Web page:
17. 17. Maturity Mismatch of Banks’ Assets & Liabilities Lending is predominantly done over long maturities. Deposit maturity is overwhelmingly biased towards the short term. Lending in Romania Billions 150 135 120 105 90 75 60 Lending in Romania is 45 predominantly made over long 30 15 periods (in excess of 5 years) 0 Jan-03 Oct-03 Jul-04 Apr-05 Jan-06 Oct-06 Jul-07 Apr-08 Jan-09 Oct-09 Jul-10 Apr-11 Jan-12 Deposits are overwhelmingly over Short term lending (up to 12 months) Medium term lending (1 to 5 years) short maturities (up to 1 year) Long term lending (over 5 years) This maturity mismatch increases Deposit maturity lending costs and makes RON 140 illions lending on extended maturities 120 difficultB 100 80 60 40 20 0 Jan-07 Sep-07 May-08 Jan-09 Se p-09 May-10 Jan-11 Sep-11 Overnight Short tem (<1 year) Long Term (>1 year) RON 17 Data Source: NBR
  18. 18. 4. Can Romania be in Control of its Economic Destiny? Romania is following a regional pattern in risk perception And it is dependent on what’s going on in the Eurozone Its employment and economy structure, with 30% of employment in agriculture,indicates need for structural reform Its growth will be influenced by demand and investment appetite in theEurozone However, • Fiscal stability and good performance vs. IMF program • Low inflation @ 2.4% in March The basis for growth • Manageable public debt • Potential to absorb EU structural funds 18
  19. 19. CDSCredit costs (as measured by CDS) increased for all countries in the CEE region starting from 2008;Romania was affected particularly hard CDS for Romania and the CEE region 800 700 600 500 400 300 200 100 0 Mar-05 Nov-05 Jul-06 Mar-07 Nov-07 Jul-08 Mar-09 Nov-09 Jul-10 Mar-11 Nov-11 Romania Hungary Poland Bulgaria Basis Points Data Source: Thomson Reuters 19
  20. 20. Economic Outlook and Structural Challenges: Labor Market EmploymentThere are large discrepancies in the structure of employment for Romania and the CEE region Employment in CEE: Large discrepancies in the structure of employment for Romania and CEE region100% 90% 23.9 30.9 30.3 27.0 30.9 28.0 29.8 Employment in Romania is 80% 36.3 one of the lowest in the 70% European Union 60% The issue is further 50% 40.1 compounded by a high 67.6 52.3 percentage of workers in the 40% 63.8 55.8 65.2 62.8 agricultural sector 60.4 30% Economic convergence 20% should result in higher 30.1 10% 19.6 employment in the Services 6.9 8.6 9.2 13.3 sector 0% 3.4 3.9 Czech Estonia Hungary Latvia Lithuania Poland Bulgaria Romania Republic Agriculture Services Industry Percentage points Data Source: Eurostat 20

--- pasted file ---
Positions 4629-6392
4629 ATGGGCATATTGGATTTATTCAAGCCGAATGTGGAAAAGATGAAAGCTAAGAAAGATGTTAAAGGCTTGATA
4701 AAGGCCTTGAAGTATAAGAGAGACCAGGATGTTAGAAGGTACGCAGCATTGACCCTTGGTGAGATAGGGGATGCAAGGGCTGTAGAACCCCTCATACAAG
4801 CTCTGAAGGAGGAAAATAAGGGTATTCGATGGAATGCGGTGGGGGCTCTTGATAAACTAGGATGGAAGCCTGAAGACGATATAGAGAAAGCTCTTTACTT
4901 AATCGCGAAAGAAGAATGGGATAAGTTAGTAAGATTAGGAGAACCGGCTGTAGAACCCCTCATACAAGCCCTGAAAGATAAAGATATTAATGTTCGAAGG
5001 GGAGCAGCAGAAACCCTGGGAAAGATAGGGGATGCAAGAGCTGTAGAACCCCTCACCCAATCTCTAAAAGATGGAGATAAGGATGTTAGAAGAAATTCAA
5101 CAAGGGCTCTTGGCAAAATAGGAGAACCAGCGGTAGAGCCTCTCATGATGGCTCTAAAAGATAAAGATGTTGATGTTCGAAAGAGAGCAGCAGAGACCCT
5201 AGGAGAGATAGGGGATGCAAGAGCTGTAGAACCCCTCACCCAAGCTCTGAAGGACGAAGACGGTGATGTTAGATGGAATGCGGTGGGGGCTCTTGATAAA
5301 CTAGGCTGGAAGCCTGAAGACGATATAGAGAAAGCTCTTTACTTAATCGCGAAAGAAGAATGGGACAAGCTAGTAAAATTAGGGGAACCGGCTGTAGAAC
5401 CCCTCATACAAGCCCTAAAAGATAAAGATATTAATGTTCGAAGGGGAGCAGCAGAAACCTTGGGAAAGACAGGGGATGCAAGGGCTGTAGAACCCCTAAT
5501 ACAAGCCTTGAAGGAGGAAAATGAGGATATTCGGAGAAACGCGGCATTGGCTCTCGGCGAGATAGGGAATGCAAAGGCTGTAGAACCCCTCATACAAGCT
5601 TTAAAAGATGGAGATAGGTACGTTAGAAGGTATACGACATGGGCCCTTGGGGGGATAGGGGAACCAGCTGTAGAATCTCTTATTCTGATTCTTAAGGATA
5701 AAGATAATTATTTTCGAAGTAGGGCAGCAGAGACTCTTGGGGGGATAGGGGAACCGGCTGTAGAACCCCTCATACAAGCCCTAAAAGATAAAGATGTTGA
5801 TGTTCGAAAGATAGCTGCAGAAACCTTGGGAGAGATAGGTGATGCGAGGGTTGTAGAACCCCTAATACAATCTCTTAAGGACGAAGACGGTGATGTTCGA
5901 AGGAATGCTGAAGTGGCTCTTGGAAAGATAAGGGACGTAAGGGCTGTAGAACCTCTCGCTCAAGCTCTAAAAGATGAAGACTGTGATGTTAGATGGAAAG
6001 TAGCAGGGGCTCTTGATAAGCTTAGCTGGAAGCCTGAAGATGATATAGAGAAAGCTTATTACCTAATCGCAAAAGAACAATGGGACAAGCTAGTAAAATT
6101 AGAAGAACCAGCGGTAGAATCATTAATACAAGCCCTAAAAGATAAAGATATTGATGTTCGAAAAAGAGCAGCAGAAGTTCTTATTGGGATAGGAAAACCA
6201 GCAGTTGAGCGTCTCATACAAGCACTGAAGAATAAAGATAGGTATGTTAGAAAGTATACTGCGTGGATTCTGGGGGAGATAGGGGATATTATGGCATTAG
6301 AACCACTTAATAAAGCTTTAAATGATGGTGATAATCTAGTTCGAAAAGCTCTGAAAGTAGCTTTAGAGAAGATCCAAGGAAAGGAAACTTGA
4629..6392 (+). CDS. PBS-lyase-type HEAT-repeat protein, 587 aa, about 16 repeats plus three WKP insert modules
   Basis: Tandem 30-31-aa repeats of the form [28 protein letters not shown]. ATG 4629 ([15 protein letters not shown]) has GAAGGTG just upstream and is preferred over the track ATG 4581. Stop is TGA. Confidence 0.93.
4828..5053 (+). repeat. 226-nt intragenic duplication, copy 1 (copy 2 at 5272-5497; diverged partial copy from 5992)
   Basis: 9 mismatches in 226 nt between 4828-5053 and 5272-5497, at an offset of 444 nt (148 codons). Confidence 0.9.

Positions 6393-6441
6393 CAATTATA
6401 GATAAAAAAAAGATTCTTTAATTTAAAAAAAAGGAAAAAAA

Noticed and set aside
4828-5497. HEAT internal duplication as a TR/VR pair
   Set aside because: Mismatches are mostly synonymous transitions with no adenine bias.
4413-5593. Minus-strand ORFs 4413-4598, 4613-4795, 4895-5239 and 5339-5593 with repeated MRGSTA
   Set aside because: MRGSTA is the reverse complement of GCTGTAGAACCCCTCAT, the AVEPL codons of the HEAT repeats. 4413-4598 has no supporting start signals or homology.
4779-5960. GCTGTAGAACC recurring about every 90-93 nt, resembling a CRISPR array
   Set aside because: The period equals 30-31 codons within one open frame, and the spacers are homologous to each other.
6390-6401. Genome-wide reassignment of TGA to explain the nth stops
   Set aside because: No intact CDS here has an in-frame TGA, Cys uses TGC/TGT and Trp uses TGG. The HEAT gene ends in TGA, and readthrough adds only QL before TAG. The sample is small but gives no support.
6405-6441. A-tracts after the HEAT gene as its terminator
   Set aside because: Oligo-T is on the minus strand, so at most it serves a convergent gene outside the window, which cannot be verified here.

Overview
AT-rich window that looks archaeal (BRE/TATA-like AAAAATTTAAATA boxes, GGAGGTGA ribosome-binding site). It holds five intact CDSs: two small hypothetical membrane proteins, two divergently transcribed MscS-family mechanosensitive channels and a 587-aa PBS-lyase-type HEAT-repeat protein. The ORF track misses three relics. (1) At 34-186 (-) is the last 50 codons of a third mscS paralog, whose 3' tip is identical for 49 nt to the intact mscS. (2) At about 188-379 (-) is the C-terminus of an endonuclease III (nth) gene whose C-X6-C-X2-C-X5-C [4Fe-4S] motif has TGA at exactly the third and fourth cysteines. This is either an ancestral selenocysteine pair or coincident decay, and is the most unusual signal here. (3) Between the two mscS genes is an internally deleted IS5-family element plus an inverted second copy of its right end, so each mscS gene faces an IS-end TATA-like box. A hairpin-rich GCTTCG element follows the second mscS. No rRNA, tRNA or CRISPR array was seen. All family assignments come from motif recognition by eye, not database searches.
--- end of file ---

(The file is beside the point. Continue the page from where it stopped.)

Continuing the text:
21. 21. Macro ForecastsMACRO INDICATORS 2008 2009 2010 2011 2012F 2013F 2014FLong-term credit rating BB+ BB+ BB+ BBB- BBB- BBB- BBBReal GDP growth % 7.3 -7.1 -1.9 2.5 1.0 2.0 2.5Nominal GDP level (local ccy bn) 557.1 490.0 522.3 578.5 604.7 635.3 669.5Nominal GDP level (€ bn) 139.8 115.9 121.9 128.2 141.0 153.1 167.4Inflation (% YoY) 6.3 4.7 8.1 3.1 3.5 3.0 2.8Unemployment (%) 4.4 7.8 8.0 7.3 6.8 6.5 6.3FX rate (ye) vs € 3.99 4.23 4.28 4.32 4.29 4.15 4.00Local Currency Interest Rate % (3M) 12.00 8.00 6.17 6.05 5.25 4.90 4.90Budget Deficit/ GDP (%) 4.8 7.4 6.6 4.4 2.5 2.0 1.8Public Debt/ GDP (%) 42.3 56.8 59.3 60.5 61.3 61.3 60.6 Data Source: Fitch Ratings, INSSE, NBR, Ministry of Finance, IMF, Bancpost Forecasts 21
  22. 22. Key Macro Forecasts The exchange rate may stabilize in the 4.3-4.4 interval as international markets remain apprehensive about emerging market currencies • Structural changes in capital inflows ( reliance on EMTN issues, recovery of FDI and higher absorption of EU funds) should result in an appreciation of the domestic currency over the long term Inflation has fallen to historic lows (2.4% in March) as a corollary of low food prices and is expected to end the year within the NBR’s target interval (at 3.5%) • The Central Bank has been adjusting the monetary policy in line with the benign inflation environment (key rate lowered by 75bp from November and liquidity injections in the interbank market); relaxation is likely to continue with rate cut in May 2012 • Risks over the short term stem mainly exogenous factors: oil prices in the international markets, hikes of administered goods’ prices and expansionary fiscal policy in an election year • Inflationary pressures may return over the medium term as the output gap is gradually eliminated and global demand for commodities recoils; Nevertheless, we don’t anticipate a new rate tightening cycle from the NBR Labor market is gradually improving (ILO unemployment fell to 7.3% in December), but conditions may deteriorate slightly over the short term 22